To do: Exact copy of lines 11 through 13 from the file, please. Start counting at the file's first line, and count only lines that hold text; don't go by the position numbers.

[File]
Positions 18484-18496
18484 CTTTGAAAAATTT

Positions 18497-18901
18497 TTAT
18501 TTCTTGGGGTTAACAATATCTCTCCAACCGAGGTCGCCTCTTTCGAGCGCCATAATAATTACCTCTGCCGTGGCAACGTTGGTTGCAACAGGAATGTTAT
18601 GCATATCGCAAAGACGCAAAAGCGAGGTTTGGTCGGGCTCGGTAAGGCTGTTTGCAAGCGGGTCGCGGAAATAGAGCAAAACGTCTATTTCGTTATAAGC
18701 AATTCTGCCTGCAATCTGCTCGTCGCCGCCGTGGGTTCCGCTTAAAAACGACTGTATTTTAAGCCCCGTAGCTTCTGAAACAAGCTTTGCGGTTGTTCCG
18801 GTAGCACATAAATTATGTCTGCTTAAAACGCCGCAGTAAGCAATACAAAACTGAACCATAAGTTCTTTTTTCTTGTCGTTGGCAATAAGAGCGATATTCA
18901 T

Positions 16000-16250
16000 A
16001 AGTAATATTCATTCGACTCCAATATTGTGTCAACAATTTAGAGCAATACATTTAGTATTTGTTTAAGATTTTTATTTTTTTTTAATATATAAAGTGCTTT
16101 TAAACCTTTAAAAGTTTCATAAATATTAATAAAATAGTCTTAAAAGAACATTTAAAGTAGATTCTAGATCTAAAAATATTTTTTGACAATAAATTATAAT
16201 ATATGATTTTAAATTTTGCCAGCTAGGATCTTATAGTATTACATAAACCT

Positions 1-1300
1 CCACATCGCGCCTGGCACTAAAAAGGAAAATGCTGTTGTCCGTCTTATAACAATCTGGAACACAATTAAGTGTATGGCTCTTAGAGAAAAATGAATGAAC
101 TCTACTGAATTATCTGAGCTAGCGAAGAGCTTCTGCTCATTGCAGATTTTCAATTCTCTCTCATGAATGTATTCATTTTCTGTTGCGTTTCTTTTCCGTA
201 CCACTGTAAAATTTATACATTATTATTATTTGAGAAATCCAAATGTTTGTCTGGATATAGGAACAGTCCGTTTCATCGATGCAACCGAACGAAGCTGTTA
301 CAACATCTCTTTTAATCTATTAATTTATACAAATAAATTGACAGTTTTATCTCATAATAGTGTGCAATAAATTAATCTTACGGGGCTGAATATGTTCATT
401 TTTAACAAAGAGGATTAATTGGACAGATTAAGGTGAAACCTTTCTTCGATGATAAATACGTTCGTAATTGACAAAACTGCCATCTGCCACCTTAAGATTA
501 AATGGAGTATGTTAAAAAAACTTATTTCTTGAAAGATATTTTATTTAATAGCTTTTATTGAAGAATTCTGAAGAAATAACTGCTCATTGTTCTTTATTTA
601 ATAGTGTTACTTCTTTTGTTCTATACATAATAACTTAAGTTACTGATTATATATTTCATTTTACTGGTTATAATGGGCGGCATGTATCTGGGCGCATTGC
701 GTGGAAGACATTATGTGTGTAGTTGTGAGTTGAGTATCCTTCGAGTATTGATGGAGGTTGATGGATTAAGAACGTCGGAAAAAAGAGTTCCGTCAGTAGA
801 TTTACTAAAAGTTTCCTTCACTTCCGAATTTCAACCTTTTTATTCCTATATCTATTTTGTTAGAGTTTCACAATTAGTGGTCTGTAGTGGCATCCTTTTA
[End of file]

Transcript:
16000 A
16001 AGTAATATTCATTCGACTCCAATATTGTGTCAACAATTTAGAGCAATACATTTAGTATTTGTTTAAGATTTTTATTTTTTTTTAATATATAAAGTGCTTT
16101 TAAACCTTTAAAAGTTTCATAAATATTAATAAAATAGTCTTAAAAGAACATTTAAAGTAGATTCTAGATCTAAAAATATTTTTTGACAATAAATTATAAT